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Prior to my bathroom remodel, I had a toilet flange moved in my basement to a standard 12" rough-in, since the toilet was about 5" off the wall and looked silly. The problem I have now is a vacuum in the upstairs toilet lines, such that when I flush one, the other toilet (opposite wall) sucks down water and vice versa. I believe this to be related to the plumbing alteration since the toilets seemed to work fine beforehand.

When the plumber jackhammered up the floor he noticed a split in the pipe. Because of this split he couldn't move the toilet and said he had to remove the split. BTW, he said he never sees this sort of thing. The split seems to be where the vent pipe connects to the main plumbing.

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Once he removed the split, he diverted the vent pipe (and bath sink) into the main wall pipe.

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You can see how the vent pipe now tees into the larger pipe (upstairs plumbing) and then goes into the floor where it meets the new toilet line. He seems to have tapped off the old pipe

So, now to my question. Is it obvious from this plumbing change as to why I now have vacuum in the lines? Next question, is this plumbing alteration correct?

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sounds like he cut off the vent –  Steven Mar 28 '14 at 11:56
Ditto. Plumbing installations often need more than one vent line. If the vent is on the down flow side of both toilets then when for sure when the toilet closest to the vent will create a suction toward the further toilet. I think that the ideal situation is that there be a vent stack by each bathroom toilet. –  Michael Karas Mar 28 '14 at 15:20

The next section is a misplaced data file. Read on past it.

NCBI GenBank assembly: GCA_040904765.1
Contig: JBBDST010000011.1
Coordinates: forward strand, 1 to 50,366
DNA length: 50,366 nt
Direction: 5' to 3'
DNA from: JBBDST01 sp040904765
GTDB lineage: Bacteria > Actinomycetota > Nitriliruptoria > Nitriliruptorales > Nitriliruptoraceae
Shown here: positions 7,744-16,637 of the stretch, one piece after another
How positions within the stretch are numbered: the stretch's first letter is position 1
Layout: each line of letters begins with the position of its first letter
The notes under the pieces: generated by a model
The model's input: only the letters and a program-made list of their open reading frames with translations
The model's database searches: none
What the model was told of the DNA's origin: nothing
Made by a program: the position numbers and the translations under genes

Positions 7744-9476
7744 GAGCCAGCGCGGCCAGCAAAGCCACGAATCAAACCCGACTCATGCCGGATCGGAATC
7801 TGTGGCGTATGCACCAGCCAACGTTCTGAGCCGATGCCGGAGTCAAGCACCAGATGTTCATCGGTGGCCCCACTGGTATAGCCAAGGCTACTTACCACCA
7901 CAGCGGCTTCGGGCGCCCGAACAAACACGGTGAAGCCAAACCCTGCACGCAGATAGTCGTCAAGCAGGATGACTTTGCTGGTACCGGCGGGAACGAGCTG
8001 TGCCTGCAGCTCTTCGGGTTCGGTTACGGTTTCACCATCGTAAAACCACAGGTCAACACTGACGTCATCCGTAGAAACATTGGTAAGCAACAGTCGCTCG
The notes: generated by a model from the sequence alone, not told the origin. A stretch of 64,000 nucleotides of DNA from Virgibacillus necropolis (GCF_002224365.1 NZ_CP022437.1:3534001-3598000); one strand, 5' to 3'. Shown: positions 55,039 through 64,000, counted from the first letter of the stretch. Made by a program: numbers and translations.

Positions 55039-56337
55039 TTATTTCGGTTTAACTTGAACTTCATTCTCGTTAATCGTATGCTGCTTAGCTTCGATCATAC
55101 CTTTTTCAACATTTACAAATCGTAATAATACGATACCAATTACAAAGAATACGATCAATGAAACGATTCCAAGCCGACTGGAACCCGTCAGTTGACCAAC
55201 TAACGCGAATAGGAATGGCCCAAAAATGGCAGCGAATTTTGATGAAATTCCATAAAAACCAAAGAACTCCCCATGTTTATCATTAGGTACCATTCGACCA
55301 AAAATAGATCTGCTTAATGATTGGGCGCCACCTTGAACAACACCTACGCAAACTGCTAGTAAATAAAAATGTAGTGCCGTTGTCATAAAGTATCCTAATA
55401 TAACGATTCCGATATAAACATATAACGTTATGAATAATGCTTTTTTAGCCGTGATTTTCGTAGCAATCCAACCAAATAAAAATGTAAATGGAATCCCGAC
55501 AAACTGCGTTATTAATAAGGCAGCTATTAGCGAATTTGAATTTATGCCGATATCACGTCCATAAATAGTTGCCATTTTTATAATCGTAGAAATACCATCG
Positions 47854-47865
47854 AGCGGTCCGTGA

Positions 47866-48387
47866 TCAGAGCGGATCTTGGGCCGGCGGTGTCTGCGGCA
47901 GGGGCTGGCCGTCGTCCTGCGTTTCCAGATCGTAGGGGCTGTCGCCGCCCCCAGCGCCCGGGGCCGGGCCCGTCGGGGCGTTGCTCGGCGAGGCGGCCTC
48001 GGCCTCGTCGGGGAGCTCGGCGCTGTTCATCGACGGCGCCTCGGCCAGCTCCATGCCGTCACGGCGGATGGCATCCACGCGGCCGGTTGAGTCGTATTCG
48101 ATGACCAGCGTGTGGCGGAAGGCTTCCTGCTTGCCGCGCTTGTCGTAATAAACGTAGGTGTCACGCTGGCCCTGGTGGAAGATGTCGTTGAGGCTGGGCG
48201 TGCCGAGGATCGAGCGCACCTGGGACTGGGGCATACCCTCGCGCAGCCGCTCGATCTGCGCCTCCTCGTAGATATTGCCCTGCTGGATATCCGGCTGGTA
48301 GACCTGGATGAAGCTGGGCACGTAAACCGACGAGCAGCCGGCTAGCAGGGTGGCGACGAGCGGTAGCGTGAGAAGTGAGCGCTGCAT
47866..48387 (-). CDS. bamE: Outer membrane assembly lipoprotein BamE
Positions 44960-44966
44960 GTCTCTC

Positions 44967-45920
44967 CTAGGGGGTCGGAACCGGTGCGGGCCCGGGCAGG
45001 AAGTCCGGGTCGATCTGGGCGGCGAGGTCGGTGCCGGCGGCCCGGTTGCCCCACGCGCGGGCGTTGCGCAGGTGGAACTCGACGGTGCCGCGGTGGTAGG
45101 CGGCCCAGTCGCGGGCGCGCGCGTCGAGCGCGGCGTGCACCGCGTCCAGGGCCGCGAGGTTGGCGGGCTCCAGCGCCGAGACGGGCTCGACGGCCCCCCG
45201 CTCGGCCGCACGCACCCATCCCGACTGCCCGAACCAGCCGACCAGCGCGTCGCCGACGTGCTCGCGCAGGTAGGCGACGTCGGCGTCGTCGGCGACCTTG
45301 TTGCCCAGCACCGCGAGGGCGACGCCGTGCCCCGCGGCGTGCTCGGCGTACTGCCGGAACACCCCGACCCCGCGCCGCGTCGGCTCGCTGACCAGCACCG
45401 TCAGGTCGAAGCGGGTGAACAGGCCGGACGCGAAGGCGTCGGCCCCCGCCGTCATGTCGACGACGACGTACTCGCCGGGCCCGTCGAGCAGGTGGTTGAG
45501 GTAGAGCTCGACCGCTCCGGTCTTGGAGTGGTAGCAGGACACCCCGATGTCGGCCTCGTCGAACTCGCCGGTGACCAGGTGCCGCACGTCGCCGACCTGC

Why are you using couplers when going PVC to PVC? I am not even sure they are rated for that. I wouldn't trust them. –  DMoore Mar 29 '14 at 0:15
@DMoore I hired a plumber to do this work so not sure why he used couplers –  Andrew Mar 29 '14 at 2:45
@Andrew - I just asked because it isn't something that any of my plumbers (or even myself would ever do... like ever). First PVC is a smooth material and there isn't as much rigidity for the coupler to compress into. It can be a source of problems in the future - maybe 2 years maybe 10 maybe less. No problem using these and he used a good brand but I only use them when they can be accessed. Usually for PVC to cast iron main. And then second part is the cost. I could have put PVC FF link for about $2. The use of it in this case is suspect to me (unless he made you pay for parts). –  DMoore Mar 29 '14 at 20:49